TOKYO (Kyodo) -- Japan's transport ministry said Friday domestic airlines will resume taking inbound international flight bookings from the next day, enabling returnees and expatriates to travel back to the country after the reversal of an initial travel blanket ban to prevent the Omicron coronavirus variant spread.
All Nippon Airways Co. and Japan Airlines Co. will accept new reservations from midnight Friday, according to the Ministry of Land, Infrastructure, Transport and Tourism, following criticism the measures against Omicron had gone too far.
The move comes after the Japanese government lowered its daily cap for people arriving from overseas to 3,500 from 5,000.
According to the ministry, passengers may not be able to reserve a seat back to Japan as bookings for inbound flights from abroad in December are already mostly full.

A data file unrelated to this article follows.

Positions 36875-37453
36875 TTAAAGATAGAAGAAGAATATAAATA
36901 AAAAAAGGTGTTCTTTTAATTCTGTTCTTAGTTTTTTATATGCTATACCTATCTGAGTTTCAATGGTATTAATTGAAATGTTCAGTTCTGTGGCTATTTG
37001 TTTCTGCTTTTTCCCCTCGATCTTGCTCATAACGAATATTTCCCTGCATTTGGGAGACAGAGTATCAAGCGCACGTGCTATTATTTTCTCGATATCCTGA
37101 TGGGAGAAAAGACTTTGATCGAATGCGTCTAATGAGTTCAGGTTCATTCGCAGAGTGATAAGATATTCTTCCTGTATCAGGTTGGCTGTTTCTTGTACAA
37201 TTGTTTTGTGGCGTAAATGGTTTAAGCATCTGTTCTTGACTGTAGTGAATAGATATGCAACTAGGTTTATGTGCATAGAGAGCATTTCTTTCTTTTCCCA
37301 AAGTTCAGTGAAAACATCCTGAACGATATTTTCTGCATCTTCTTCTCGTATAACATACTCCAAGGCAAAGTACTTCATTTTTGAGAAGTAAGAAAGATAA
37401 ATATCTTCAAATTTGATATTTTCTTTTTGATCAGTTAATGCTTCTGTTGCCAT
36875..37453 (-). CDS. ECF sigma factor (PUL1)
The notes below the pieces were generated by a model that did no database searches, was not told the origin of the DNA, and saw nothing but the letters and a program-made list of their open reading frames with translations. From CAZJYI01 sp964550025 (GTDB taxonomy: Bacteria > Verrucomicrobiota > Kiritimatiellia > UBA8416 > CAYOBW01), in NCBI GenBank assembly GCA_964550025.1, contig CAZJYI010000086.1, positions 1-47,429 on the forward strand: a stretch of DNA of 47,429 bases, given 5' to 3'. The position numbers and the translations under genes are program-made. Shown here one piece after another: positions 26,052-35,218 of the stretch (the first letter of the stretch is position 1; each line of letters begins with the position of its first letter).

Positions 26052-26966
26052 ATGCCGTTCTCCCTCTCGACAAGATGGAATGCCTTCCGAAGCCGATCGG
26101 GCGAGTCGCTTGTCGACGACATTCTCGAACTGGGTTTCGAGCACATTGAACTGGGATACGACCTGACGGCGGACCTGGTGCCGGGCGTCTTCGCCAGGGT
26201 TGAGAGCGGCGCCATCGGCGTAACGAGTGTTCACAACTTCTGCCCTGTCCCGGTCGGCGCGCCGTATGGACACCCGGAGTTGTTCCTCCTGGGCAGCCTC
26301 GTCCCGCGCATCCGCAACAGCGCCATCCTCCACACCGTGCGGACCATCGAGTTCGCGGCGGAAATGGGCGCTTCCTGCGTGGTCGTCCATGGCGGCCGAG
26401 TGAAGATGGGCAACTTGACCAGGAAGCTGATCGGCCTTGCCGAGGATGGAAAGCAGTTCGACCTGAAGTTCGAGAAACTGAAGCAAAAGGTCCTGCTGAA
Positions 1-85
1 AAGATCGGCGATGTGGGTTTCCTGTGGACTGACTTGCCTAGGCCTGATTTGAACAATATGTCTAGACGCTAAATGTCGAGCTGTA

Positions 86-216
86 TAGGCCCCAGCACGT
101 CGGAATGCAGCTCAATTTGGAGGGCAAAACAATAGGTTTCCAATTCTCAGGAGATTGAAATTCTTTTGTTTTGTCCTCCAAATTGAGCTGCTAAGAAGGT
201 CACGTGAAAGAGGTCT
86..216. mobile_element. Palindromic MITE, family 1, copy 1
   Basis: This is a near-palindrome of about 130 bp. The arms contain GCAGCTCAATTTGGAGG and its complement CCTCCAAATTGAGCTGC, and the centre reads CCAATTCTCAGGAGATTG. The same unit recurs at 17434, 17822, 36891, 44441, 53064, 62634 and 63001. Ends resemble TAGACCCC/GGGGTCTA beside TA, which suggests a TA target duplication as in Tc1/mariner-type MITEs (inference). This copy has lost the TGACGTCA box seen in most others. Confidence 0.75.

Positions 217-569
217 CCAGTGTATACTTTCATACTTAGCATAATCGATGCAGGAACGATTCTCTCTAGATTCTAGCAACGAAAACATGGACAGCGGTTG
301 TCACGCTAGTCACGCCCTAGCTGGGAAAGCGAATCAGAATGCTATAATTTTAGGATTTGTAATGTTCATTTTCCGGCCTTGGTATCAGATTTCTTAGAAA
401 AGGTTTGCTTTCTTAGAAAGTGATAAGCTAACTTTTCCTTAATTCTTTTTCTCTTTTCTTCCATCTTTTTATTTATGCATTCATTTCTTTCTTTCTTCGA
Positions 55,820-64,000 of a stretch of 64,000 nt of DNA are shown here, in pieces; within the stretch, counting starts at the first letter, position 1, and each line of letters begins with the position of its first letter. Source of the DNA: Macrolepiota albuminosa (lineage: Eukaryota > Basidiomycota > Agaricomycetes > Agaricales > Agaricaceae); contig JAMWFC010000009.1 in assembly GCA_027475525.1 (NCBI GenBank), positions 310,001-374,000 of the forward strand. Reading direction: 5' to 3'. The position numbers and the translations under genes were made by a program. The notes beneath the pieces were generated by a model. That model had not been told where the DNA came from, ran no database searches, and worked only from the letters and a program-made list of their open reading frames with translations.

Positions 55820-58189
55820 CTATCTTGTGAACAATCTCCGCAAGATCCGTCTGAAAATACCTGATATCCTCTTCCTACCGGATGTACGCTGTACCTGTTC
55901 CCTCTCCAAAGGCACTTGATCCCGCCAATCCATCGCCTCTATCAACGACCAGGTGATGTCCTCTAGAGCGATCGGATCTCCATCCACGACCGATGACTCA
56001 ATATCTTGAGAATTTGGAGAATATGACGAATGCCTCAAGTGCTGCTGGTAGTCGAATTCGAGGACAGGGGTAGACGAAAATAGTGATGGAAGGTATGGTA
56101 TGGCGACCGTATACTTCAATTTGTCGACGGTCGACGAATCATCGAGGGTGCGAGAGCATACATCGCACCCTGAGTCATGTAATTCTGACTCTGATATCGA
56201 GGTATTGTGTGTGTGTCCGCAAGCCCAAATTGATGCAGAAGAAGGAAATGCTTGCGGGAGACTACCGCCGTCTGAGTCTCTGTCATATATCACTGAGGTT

However, the ministry said it and the airlines are planning to accept new bookings on days that have not reached inbound limits and will utilize potential cancellations.
The ministry on Monday asked airlines to completely stop taking reservations for Japan-bound flights until the end of December in a measure against the Omicron variant.
But the request was withdrawn on Thursday after it came to light the ministry had not informed the Prime Minister's Office or transport minister Tetsuo Saito prior to the announcement, causing a wave of criticism and public confusion.
Under the measure, Japanese citizens and foreign residents would not have been able to return until next year unless they already had reservations.